The initial reaction of many political scientists to the promise to make 2015 the “last election under FPTP” was open skepticism (Puri 2015). The reason was obvious: the Liberal government won a majority under FPTP, and there are few precedents for governments changing electoral rules that favour them. Had the Liberal Party won a minority government in which the NDP and/or the Greens held the balance of power, there would have been a more obvious logic to electoral reform. Changing the electoral system would have bought considerable goodwill from the NDP and the Greens, and might have induced them to provide supply and confidence. This is one of the reasons why I made the case for the benefits of minority government prior to the last election (Cameron 2015).

The skepticism of political scientists was compounded when the government appeared ready to strike a committee in which they would enjoy an absolute majority. This not only seemed somewhat hypocritical, given that the Committee would reflect the very disproportionality it sought to address, but, more importantly, it suggested that decision-making power would be reserved for the Liberal government. The subsequent decision, however, to allocate membership on the electoral reform Committee in proportion to the popular vote rather than the distribution of seats in the House was an important step toward winning confidence among other parties and the public. It indicated that the government was genuinely interested in seeking reforms that could command broad support. In effect, the Liberal government was acting as if the electoral system was already more proportional and sought the cooperation of the opposition parties. It anticipated the way that Parliament could work under PR. The cooperation among parties on the all-party Committee opened space for public engagement and participation. Through its hearings, town hall meetings, and consultations, the reform process offered a glimpse into what a more deliberative Parliament might look like.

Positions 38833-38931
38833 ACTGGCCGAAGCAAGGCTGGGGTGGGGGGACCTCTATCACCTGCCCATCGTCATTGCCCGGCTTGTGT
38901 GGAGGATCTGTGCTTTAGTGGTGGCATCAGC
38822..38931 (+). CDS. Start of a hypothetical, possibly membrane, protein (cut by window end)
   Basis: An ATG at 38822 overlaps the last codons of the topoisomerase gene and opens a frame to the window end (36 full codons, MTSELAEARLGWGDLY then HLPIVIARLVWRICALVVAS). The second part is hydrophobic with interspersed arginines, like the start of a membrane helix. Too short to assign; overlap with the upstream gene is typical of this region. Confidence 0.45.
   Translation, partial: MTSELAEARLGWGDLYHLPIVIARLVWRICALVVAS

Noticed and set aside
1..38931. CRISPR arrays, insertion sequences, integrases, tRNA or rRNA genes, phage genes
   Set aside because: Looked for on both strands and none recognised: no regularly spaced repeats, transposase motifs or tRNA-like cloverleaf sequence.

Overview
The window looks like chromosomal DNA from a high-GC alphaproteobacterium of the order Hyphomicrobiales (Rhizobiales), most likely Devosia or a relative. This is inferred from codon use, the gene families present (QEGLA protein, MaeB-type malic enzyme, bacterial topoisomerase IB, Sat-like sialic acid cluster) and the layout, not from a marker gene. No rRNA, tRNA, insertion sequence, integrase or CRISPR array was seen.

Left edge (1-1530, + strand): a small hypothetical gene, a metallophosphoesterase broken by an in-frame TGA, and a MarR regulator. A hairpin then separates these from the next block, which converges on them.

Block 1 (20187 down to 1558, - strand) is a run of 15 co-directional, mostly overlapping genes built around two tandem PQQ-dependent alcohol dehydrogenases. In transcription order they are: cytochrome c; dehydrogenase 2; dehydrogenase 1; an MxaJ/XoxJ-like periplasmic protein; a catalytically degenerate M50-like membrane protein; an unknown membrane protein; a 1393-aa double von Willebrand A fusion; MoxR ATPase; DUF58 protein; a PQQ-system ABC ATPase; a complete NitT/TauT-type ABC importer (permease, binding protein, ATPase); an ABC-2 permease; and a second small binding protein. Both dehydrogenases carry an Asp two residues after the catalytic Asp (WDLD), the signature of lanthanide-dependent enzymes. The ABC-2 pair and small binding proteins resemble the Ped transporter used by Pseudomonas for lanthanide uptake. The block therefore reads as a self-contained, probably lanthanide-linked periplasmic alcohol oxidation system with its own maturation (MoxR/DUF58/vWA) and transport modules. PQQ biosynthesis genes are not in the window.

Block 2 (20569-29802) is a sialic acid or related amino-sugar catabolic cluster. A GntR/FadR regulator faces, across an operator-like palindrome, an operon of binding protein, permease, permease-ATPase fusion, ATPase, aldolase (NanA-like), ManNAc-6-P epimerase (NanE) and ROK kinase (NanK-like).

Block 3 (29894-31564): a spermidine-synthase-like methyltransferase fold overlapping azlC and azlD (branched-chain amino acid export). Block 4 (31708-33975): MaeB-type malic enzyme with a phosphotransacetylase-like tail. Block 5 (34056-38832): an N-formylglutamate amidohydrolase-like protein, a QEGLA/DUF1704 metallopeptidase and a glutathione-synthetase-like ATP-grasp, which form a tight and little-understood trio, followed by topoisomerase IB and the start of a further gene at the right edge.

The cooperation among parties on the all-party Committee opened space for public engagement and participation. Through its hearings, town hall meetings, and consultations, the reform process offered a glimpse into what a more deliberative Parliament might look like.

Critics of the electoral reform process insisted, however, even before any concrete proposal was placed on the table, that a referendum would be necessary. They regarded consultations undertaken by the all-party Committee as inadequate. The idea of a referendum is not without precedent or merit, but nor is it a constitutional requirement. In the first place, referenda are not part of the Canadian constitution. Second, the Canada Elections Act is statutory not constitutional law, and it might be unilaterally modified without constitution amendment—the FPTP system is not even mentioned in the constitution—although, in light of the 2014 Senate reference, the courts could decide a constitutional amendment is necessary (Dawood 2016). The Law Commission of Canada (2004: xvii, 78) recommended the adoption of MMP “without a process of constitutional amendment.” Although it would be unwise to proceed without the legitimacy conferred by at least tacit widespread public approval, it is entirely within the prerogative of Parliament to change the electoral system through normal legislative procedures. What is more, referenda are a mechanism for bypassing representation and directly engaging the public in decision-making based on binary choices. Advocates of reform rightly sense a trap: the status quo bias inherent in any referendum would be compounded in the case of electoral reform, which entails a change from the familiar and well understood (if not much celebrated) to alternatives that are unfamiliar and involve a good deal of knowledge and imagination to understand.